Foreign Students Return to U.S. Colleges ...
That's the Good News

Alan Kotok


Alan Kotok is editor of
and managing editor of Science Careers.

UPDATED: 6 January 2007

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Update: 6 January 2007. MIT To Offer All Courses over the Web

Gregory M. Lamb, Staff writer of The Christian Science Monitor

By the end of this year, the contents of all 1,800 courses taught at one of the world's most prestigious universities will be available online to anyone in the world, anywhere in the world. Learners won't have to register for the classes, and everyone is accepted.

The cost? It's all free of charge.

The OpenCourseWare movement, begun at the Massachusetts Institute of Technology (MIT) in 2002 and now spread to some 120 other universities worldwide, aims to disperse knowledge far beyond the ivy-clad walls of elite campuses to anyone who has an Internet connection and a desire to learn.

Intended as an act of "intellectual philanthropy," OpenCourseWare (OCW) provides free access to course materials such as syllabi, video or audio lectures, notes, homework assignments, illustrations, and so on. So far, by giving away their content, the universities aren't discouraging students from enrolling as students. Instead, the online materials appear to be only whetting appetites for more.

"We believe strongly that education can be best advanced when knowledge is shared openly and freely," says Anne Margulies, executive director of the OCW program at MIT. "MIT is using the power of the Internet to give away all of the educational materials created here."

The MIT site (, along with companion sites that translate the material into other languages, now average about 1.4 million visits per month from learners "in every single country on the planet," Ms. Margulies says. Those include Iraq, Darfur, "even Antarctica," she says. "We hear from [the online students] all the time with inspirational stories about how they are using these materials to change their lives. They're really, really motivated."

Full text, available from the Christian Science Monitor Web site.

Update: 1 December 2006

A State Department public affairs officer in Europe relayed comments from one of his consular officer colleagues ...

" ... He lumps treatment of people at the border and requirements imposed by congress together and somehow concludes consular officers are messing up the processing of students. The truth of the matter is that the announced policy of the DOS, and I have yet to hear of a post that has not complied, is that students go first -- we don't discourage, we encourage. I cannot say there isn't a miniscule number of interviewing officers who don't get the message, but the truth is that everything he writes about is associated with paperwork required by Congress or officials at the border. . .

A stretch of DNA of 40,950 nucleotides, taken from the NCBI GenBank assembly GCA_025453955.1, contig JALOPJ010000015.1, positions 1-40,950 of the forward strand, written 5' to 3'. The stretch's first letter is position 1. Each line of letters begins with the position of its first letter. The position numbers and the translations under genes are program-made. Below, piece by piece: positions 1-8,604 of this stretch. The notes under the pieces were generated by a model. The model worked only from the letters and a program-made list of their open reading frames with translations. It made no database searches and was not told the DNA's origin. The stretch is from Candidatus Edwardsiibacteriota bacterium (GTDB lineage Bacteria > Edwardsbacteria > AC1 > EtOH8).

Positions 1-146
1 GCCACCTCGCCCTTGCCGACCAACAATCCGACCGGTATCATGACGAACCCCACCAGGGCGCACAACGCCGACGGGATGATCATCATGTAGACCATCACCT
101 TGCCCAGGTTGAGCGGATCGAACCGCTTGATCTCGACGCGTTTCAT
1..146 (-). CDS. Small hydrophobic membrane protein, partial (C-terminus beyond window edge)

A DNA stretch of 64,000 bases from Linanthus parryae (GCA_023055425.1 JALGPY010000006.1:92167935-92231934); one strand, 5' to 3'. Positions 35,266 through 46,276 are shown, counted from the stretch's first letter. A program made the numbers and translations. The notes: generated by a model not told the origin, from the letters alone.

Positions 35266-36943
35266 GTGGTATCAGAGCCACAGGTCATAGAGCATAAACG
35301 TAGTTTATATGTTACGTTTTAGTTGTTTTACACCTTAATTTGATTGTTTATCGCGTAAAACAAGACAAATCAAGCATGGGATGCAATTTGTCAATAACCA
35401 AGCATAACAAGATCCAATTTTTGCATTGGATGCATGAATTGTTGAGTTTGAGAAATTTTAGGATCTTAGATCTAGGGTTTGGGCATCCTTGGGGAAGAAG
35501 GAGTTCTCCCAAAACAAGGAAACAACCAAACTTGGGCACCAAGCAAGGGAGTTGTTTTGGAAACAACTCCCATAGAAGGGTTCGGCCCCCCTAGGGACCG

"I would never say we could not do a better job, of course, no organization is perfect. But . . . the culprits are not, not consular officers. The student visa process for the United States is perhaps somewhat more cumbersome than for some (I insist, some) other countries, but the real problems come at the border and from requirements imposed on us by legislation . . ."

These are good and valid points. Keep in mind, however, that visitors see all of these official interactions as one process, and any steps to alleviate the problems need to address the total process, not just the activities of individual agencies.

Washington, DC -- After several years of declining enrollments, foreign students are returning to American colleges and universities. That's the conclusion of two studies released in November 2006: Open Doors 2006, the annual survey of foreign student enrollment conducted by the Institute of International Education (IIE), and a separate survey by the Council of Graduate Schools. But a third survey at that time shows foreign students first need to get past a visa and immigration process that international travelers call the worst in the world.

According to the Open Doors survey, in the 2005-2006 academic year, new foreign student enrollments at American colleges and universities increased 8 percent over the previous year. Some 143,000 students enrolled in the Fall of 2005, compared to about 132,000 a year earlier. IIE says more recent indicators show the trend is continuing. In a separate online survey, about half (52%) of the U.S. institutions reported increases in foreign student enrollments in the Fall of 2006, while the remainder either had no change from the previous year (28%) or showed a decline (20%). The State Department's consular bureau, according to the Open Doors report, also recorded an increase in student visas in the fiscal year ending in September 2006, providing further evidence of returning students.

Where from? Where to?

The largest number of foreign students in the U.S. come from India; about 76,500 Indian students were enrolled at American colleges or universities in the 2005-2006 academic year. China comes in second place with some 62,600 students. Despite these numbers, however, enrollments from India declined 5 percent, while the number of Chinese enrollees stayed about the same as the previous year. Among the countries sending the greatest numbers of students, the largest percentage increases in enrollments came from Korea (up 10% to about 59,000), Taiwan (8% to 28,000), and Mexico (7% to 14,000). While sending smaller numbers overall, both Nepal (6,000 students) and Vietnam (4,600 students) each increased their enrollments by 25 percent over 2004-2005.